Incidence and nature of medical attendance injuries in English community rugby union: Rugby union medical attendance injuries

Simon Roberts, Keith Stokes, Grant Trewartha, Michael England

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Background: Previous research has identified injury patterns during community-level rugby union match play, but none have investigated the frequency and reasons for on-field injury management. Purpose: To establish the frequency, reasons, and patterns of on-field injury management in English community rugby, including differences between different levels of play. Study design: Descriptive epidemiology study. Methods Over 3 seasons, injury information was collected from 46 (2009/10), 67 (2010/11), and 76 (2011/12) English community clubs (RFU levels 3-9). Club injury management staff reported information for all medical attendances during match play, including details on the anatomy injured and type of injury, playing position (seasons 2010/11 and 2011/12 only), and whether the player was removed from play. Clubs were subdivided into groups A (levels 3 and 4, mainly semiprofessional; n = 39), B (5 and 6, mainly amateur; n = 71) and C (7, 8, and 9, social and recreational; n = 79) to differentiate playing levels. Results: The overall medical attendance incidence was 229 per 1000 player match hours (95% CI, 226-232), with 45 players removed per 1000 player match hours (95% CI, 44-46). Attendance incidence for group A (294 per 1000 player match hours; 95% CI, 287-301) was higher compared with group B (213; 95% CI, 208-218; P < .001) and C (204; 95% CI, 200-209; P < .001). There was a higher incidence of attendances to forwards (254; 95% CI, 249-259) compared with backs (191; 95% CI, 187-196; P < .001). The head was the most common specific site of injury (55 per 1000 player match hours; 95% CI, 53-57) but the lower limb region overall accounted for most attendances (87; 95% CI, 85-89) and the greatest chance of removal from the pitch (22; 95% CI, 21-23). Conclusion: With the likelihood of 1 injury for each team per match severe enough for the player to leave the pitch and with at least 1 attendance for a head injury per match, there is clear evidence that pitch side staff should be trained to recognize potentially serious injuries.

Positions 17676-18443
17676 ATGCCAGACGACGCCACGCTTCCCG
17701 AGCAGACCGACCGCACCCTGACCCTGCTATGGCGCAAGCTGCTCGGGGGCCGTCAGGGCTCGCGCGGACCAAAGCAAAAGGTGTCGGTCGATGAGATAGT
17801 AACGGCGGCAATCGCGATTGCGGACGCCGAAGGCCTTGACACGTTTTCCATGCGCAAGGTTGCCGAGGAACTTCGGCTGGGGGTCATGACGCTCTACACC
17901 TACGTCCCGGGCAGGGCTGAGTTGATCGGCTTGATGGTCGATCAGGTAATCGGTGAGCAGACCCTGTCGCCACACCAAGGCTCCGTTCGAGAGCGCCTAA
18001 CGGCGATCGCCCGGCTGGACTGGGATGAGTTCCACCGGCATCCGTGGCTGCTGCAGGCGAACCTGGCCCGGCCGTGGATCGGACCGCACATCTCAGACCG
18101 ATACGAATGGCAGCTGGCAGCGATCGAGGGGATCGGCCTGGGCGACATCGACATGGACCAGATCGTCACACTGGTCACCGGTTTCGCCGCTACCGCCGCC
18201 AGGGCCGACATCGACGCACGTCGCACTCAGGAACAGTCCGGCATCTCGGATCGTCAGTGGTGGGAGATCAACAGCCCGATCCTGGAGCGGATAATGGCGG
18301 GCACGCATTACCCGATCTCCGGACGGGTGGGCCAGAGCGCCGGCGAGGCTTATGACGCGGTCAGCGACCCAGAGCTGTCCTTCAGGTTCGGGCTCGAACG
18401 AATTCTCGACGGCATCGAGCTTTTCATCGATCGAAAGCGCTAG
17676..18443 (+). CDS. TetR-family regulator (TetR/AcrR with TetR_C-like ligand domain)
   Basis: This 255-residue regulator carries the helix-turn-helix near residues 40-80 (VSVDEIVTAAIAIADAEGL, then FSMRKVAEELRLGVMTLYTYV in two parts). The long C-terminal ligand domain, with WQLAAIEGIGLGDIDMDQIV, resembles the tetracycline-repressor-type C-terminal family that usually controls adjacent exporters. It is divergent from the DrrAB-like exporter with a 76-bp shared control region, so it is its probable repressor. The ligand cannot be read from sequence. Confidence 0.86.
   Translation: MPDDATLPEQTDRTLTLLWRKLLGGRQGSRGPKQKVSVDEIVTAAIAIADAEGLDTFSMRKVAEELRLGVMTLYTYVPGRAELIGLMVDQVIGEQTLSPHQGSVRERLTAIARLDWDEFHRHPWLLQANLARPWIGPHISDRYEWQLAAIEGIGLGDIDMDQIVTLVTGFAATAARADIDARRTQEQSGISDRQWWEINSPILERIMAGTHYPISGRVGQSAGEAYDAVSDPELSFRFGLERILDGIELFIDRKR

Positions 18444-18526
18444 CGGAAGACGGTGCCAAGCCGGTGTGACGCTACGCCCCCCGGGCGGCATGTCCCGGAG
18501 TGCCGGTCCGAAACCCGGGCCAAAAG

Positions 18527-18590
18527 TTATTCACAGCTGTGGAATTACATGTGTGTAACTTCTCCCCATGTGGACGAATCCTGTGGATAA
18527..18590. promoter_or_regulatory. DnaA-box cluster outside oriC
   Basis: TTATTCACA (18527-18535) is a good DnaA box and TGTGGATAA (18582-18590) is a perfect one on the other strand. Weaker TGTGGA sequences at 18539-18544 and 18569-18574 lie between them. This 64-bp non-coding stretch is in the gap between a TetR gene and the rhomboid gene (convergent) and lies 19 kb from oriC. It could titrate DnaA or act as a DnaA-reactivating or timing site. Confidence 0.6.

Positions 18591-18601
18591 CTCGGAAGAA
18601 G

Original languageEnglish
Pages (from-to)47-54
Number of pages8
JournalOrthopaedic Journal of Sports Medicine
Issue number12
Publication statusPublished - Dec 2014


  • Epidemiology
  • Sports Medicine
  • injury surveillance


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